A resolute performance saw a third away victory and three excellent goals. Throughout the game Bolton lacked the dynamic that Fulham had: the home team’s passing was poor and they often lost possession in midfield, while the men in the dangerous looking black away kit were often tidy in possession and produced some wonderful attacking movements.
At the heart of keeping things tidy was Mahamadou Diarra. He closed down on opponents with precision and for most of the game kept things simple when he had the ball. Behind him, the defence had a comfortable day of collecting his passes. Diarra’s good work in midfield was rewarded when he met JA Riise’s pass across the Bolton box to score Fulham’s third. The once clubless player showed that his fitness isn’t so rusty after making a dashing run to meet Riise’s pass.
The Fulham back line had a sound day, too. Aaron Hughes won nearly every ball in the air and Stephen Kelly continued his solid defensive duties. When Bolton’s best chance came – David N’gog through on goal in the Fulham box – Riise was there to catch up with the striker and got rid of the threat without conceding a penalty.
On the attack was Damien Duff who constantly ran around their right-back Marcos Alonso either by cutting inside to his favoured left foot or running to the line and dinking balls into the box with his right foot. It was one of these right footed crosses that Clint Dempsey met with a fine header to score Fulham’s second goal.
But it was the first goal that will be a goal of the month contender. Dempsey and Riise stood over a free-kick that was a fair distance from goal. Dempsey patted Riise’s arm to indicate ‘hey, you take it, you got that wicked shot sure’. But it was Dempsey who took the free-kick instead. And it bent magnificently into the top right-hand corner. Who knew Dempsey had that in his locker and was that Fulham’s first goal from a direct free-kick this season?
It was also debut day for Marcello Trotta. He came on when the game was sealed after the third goal. The 19-year-old look likes he has buffed up his upper body – although this year’s Kappa kit seems to have that affect on most of the Fulham team. In the short time left of the game, Trotta ran past a few defenders to get a shot on target.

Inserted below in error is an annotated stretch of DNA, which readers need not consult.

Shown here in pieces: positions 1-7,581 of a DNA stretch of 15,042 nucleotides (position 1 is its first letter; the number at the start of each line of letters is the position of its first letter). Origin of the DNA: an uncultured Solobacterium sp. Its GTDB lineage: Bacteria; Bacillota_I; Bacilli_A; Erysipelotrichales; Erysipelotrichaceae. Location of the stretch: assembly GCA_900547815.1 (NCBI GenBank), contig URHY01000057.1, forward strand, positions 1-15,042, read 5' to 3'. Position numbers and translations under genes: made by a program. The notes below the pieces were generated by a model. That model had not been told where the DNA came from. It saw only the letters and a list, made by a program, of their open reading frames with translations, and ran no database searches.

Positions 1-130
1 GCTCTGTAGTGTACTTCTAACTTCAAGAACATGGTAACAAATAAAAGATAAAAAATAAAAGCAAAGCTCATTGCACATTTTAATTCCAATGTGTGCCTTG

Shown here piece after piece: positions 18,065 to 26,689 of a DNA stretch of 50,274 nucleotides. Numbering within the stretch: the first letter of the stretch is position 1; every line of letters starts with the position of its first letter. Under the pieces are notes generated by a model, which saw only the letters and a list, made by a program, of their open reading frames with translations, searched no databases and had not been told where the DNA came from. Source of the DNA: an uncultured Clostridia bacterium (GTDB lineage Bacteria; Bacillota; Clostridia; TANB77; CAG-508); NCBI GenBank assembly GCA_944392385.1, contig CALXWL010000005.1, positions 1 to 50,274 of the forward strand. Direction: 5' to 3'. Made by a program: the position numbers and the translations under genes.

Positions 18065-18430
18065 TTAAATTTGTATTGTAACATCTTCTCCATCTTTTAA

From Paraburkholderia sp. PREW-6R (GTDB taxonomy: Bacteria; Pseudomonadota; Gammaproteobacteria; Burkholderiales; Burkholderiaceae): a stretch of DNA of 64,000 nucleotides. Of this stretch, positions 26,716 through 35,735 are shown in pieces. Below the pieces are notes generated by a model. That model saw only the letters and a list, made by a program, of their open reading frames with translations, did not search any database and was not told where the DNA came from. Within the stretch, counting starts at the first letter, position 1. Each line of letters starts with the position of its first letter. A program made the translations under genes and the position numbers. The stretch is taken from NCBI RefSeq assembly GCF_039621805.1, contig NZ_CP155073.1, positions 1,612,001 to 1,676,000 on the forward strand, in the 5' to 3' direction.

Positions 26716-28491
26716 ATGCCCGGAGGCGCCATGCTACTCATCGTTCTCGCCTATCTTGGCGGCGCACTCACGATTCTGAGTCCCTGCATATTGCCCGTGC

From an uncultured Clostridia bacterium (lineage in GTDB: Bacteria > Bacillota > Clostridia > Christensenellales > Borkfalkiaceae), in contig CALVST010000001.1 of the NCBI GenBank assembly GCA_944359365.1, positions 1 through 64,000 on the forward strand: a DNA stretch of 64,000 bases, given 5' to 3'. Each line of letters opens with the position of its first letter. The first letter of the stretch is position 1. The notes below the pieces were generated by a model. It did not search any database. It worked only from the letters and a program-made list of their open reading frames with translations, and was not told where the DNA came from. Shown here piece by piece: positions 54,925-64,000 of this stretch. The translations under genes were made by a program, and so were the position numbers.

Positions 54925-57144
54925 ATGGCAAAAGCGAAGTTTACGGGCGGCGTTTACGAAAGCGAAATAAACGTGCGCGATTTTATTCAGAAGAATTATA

A good away day, then. One negative, though, was losing Bryan Ruiz to injury. He was in pain after landing on his feet without being challenged and had to be strechered off. But during the game he played one of those through balls that effectively took out the whole Bolton team. It just missed Riise for what would have been an excellent goal. Let’s hope Ruiz’s injury isn’t too bad.
Since the turn of the year Stephen Kelly has played ten consecutive 90-minute games at right-back. Chris Baird has played only a solitary 90-minute game since the start of 2012. And that was covering left-back while Kelly was playing right-back. This surely means Baird, who was establishing himself as a regular first-teamer after the Mark Hughes reign, is no more the first-choice at right-back.
Nor indeed any position. For while Baird is the perfect utility player who can be used in defense or midfield to good effect, he did not even feature on the bench in last Saturday’s 2-1 over Norwich. Is he injured? Not according to physioroom.com. His Northern Irish teammate Aaron Hughes has also filled in at right-back occasionally. With hardly any full-backs in the Fulham team, it does seems strange not to even include Baird on the bench. So it really does look like Bairdinho’s days are coming to an end under Martin Jol. No more will we see that wicked strike of a dead ball (this responsibility belongs to JA Riise) or the odd accomplished performance in the centre of midfield.
Which brings us to the present first-choice right-back Kelly. Why is he preferred? Well, last Saturday’s game was an indicator. Kelly and Duff’s link up was very good. In one attack, Duff, or Kelly, played a cheeky and slightly audacious back-heel pass to the other in a tight spot. It worked and showed off a classy side of what Jol is implementing into the side. But it was Kelly’s run into the Norwich box that stood out the most. We expect Riise to do these sorts of attacking runs from full-back. We expect the Norwegian to blaze into the opponent’s box and latch on to a through ball to fire home. Riise has been trying this all season, but to no avail. It was Kelly’s turn on Saturday. He ran into the Norwich box and collected a fine through-ball from Bryan Ruiz. Unfortunately, Kelly, with a Norwich defender behind him tracking back well, could only strike the ball against goalkeeper John Ruddy.
Of this summer’s transfer window, a couple of full-backs would surely help in depth. If Kelly continues to perform well in the remaining games of the season, he may yield right-back as his own. So a young and promising right-back could be brought in to join the young ranks of Fulham. While at the same time Baird, it seems, may move on to a different club. Or not. In his first couple of seasons with the club, Kelly was a rare feature and look what’s happened now.
Apologies for the lack of posting. I’ll post more often now – I have a lot more free time to do so.
Fulham get Charlton Athletic in the third round of the FA Cup. A fellow London team, since 2006 the Addicks have fallen from their Premier League days down into League 1. But, with a positive style of attacking football, they’re top of the table and aiming for a comfortable return to the Championship.
It’s quite a good draw for Fulham: at home, against a team playing two leagues below and against a team who play a passing game – so hopefully no nasty cup exits that injure first team players à la Stoke.